- • 800g of redcurrants, keep the stalks on and don’t top and tail.
- • water to cover the redcurrants (so they are just beginning to float)
- • White granulated sugar (the amount depends on the volume of juice extracted from the simmered, drained fruit. Ipt/570ml of juice to 1lb/400gms of sugar
- Wash the redcurrants and discard and bruised fruit. Put the redcurrants into a large saucepan and cover them with cold water.
- Bring the redcurrants and water to the boil and simmer very gently until all the fruit is soft and mushy (roughly 20 minutes, depending upon how ripe the fruit is).
- Pour the cooked fruit through sterilised muslin. (How do I sterilise muslin? See tips and tricks below). The muslin is often referred to as a “jelly bag”. We use tall buckets to catch the drips from the jelly bags. Rather than hang the bags (conventional method-between two stools) I find it easier to line a large plastic sieve with the muslin. This clips neatly onto the top of a clean bucket. The sieve is covered with a clean tea cloth to protect against flies, as the jelly bag generally drips overnight.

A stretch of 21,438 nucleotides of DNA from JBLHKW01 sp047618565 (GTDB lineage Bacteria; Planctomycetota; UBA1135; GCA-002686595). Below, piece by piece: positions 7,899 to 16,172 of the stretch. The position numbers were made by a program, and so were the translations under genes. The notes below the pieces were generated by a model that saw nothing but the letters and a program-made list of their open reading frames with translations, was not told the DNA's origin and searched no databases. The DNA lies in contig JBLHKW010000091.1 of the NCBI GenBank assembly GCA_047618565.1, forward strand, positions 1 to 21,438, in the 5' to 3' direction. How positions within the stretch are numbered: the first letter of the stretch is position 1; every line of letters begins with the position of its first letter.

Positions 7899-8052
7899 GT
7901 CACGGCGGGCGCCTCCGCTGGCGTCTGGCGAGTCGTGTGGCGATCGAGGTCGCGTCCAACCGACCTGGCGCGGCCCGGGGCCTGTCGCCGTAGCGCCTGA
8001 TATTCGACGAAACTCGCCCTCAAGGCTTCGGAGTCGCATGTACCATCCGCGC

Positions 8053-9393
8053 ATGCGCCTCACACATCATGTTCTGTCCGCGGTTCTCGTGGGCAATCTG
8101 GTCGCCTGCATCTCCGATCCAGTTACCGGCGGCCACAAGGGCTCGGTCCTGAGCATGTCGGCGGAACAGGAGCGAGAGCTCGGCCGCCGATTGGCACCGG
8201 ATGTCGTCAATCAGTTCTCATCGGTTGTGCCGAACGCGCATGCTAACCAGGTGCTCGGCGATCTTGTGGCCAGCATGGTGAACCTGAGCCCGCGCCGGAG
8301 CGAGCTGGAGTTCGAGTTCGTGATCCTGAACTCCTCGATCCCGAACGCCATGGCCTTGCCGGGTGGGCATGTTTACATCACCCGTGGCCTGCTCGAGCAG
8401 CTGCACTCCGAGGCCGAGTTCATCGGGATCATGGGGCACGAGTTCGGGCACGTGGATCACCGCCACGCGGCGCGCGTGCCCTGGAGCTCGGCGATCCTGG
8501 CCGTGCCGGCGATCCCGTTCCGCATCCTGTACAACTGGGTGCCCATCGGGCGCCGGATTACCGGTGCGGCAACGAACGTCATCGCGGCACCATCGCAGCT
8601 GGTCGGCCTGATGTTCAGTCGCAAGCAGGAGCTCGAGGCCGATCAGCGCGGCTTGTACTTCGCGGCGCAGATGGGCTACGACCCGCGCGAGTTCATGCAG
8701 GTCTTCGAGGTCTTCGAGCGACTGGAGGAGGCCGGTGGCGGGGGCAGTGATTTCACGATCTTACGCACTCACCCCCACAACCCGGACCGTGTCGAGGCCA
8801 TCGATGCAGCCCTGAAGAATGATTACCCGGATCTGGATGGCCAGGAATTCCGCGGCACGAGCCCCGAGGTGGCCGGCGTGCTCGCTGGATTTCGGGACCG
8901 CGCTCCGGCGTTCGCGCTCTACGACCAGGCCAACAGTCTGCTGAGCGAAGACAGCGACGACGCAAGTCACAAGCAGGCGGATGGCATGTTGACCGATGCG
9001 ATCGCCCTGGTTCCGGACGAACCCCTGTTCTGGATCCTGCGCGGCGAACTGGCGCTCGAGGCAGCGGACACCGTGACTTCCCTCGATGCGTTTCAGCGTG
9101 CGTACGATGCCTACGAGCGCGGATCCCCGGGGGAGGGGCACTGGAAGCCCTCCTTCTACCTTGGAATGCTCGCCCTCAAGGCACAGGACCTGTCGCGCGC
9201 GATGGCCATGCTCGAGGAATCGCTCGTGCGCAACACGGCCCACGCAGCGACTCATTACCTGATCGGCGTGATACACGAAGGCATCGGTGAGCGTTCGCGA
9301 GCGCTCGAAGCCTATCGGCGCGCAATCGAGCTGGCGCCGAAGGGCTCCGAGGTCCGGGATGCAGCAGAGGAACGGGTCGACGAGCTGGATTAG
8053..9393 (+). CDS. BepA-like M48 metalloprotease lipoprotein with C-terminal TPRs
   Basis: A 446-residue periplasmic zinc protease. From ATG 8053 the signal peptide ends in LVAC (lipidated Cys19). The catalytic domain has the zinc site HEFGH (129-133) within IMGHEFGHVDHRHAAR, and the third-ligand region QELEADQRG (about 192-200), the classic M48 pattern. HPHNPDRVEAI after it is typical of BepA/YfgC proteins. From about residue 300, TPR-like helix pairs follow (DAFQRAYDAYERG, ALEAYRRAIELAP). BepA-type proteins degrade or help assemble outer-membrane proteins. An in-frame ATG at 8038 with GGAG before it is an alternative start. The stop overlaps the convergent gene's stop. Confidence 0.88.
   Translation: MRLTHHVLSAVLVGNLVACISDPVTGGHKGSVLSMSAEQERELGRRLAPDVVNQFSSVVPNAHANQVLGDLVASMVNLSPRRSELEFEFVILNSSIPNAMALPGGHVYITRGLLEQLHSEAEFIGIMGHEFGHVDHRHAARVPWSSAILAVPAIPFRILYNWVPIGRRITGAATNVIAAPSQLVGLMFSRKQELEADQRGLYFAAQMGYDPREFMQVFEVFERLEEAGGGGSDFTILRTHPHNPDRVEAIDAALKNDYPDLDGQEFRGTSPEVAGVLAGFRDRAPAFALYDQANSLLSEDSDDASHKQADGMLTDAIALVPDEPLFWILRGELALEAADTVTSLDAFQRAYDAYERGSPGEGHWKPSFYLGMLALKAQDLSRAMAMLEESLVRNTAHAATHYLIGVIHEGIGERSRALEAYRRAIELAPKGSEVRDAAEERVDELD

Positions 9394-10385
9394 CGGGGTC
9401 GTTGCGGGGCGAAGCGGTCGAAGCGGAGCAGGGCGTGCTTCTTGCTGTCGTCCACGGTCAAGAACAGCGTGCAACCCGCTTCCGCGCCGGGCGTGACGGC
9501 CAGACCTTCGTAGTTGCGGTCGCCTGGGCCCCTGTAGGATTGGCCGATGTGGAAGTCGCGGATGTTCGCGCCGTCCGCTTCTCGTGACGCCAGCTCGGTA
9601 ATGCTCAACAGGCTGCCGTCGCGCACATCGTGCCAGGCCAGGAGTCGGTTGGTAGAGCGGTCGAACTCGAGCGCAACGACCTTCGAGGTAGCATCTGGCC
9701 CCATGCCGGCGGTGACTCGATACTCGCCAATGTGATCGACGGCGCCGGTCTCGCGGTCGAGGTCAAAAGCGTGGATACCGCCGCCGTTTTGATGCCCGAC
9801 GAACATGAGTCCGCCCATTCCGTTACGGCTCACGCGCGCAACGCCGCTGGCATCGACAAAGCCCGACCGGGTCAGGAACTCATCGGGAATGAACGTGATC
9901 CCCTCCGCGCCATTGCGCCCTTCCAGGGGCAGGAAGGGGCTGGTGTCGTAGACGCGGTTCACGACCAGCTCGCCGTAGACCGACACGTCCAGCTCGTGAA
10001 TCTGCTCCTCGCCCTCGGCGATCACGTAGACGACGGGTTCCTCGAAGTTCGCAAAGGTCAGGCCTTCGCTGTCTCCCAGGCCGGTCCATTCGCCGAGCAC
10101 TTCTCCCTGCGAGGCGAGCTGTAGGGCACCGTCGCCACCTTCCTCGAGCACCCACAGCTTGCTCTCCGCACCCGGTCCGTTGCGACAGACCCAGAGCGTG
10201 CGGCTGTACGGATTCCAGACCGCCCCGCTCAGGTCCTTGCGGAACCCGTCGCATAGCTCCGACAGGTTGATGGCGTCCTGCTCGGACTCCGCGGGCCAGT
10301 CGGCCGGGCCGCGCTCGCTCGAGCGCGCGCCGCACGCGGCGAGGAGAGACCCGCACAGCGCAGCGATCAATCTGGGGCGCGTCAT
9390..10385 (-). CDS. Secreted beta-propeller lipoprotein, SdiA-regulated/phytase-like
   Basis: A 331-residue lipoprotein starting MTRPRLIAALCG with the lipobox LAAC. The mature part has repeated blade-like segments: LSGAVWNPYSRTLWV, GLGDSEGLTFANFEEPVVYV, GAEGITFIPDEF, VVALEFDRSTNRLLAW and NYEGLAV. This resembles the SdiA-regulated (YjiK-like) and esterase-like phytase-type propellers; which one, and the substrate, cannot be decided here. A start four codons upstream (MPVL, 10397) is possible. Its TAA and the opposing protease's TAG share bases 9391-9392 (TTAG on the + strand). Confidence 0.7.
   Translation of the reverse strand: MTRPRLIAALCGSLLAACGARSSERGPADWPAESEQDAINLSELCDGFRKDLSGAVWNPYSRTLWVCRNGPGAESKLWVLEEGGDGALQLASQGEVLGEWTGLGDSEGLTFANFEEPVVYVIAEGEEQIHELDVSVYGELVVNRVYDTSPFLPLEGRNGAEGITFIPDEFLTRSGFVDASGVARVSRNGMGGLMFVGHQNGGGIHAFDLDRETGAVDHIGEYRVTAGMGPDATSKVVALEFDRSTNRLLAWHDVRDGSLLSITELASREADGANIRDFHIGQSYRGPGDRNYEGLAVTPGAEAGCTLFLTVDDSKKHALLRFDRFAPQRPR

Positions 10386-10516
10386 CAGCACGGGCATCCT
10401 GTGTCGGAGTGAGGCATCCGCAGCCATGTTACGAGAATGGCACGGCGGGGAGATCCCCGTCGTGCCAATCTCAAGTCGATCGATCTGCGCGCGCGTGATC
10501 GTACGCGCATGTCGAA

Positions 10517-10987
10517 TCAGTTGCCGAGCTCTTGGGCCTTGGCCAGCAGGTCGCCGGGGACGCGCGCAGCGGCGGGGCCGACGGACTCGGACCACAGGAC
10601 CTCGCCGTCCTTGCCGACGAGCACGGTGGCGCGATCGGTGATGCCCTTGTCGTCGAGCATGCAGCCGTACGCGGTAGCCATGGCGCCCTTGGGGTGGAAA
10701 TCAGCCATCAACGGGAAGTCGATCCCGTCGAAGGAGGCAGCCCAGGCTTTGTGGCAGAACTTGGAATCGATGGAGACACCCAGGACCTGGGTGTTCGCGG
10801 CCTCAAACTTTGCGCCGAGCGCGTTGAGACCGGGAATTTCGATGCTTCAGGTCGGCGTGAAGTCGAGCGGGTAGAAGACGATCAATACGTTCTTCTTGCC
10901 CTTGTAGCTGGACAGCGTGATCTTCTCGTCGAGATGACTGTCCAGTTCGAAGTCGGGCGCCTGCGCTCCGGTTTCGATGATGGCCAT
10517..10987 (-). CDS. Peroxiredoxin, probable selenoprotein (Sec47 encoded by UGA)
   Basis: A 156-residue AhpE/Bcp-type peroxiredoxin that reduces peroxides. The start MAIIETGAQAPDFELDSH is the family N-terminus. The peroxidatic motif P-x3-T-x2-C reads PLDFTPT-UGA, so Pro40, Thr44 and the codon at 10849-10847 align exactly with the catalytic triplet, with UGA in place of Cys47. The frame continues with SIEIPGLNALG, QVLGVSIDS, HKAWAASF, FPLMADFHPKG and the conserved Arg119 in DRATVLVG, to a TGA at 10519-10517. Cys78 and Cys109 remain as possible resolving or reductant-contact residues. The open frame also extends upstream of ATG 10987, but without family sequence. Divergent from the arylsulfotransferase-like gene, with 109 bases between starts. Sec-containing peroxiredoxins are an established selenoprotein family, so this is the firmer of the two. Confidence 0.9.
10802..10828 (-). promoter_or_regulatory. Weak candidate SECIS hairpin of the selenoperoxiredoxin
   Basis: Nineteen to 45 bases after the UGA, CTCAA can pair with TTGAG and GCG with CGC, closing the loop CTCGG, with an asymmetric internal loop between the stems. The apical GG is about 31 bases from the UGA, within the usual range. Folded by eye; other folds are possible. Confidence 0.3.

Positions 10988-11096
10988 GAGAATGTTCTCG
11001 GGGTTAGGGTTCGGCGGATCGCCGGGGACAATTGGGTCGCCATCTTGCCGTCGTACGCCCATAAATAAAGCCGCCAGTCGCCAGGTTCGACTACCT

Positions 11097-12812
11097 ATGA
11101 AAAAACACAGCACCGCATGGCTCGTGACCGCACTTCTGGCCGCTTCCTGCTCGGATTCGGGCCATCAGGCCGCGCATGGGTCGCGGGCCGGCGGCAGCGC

- Measure redcurrant juice the next day and pour it into a deep heavy bottomed saucepan. Add 400g/0.88 pounds of white granulated sugar for each 570ml/1 pt of juice.
- Heat the juice and sugar gently, stirring from time to time. Make sure that that all the sugar has dissolved before bringing the liquid slowly to the boil. Continue to boil for about five minutes before testing for a set. Our jelly took just ten minutes to set. (What is testing for a set? See tips and tricks below).
- Toss in a nugget of butter towards the end to reduce the frothing that often occurs.
- When jelly has reached setting point pour into warm sterilised jars using a funnel and ladle. (How do I sterilise jars? See tips and tricks below).
- Cover immediately with plastic lined screw top lids or cellophane tops secured with a rubber band. Label when cold and store in a cool, dark place. Away from damp. (What do I do if my jelly is too liquid? See Tricks and tips below)
- We had 1 pint of juice and this made 4 small jars of jelly.
Tips and tricks:
• What is a jelly bag?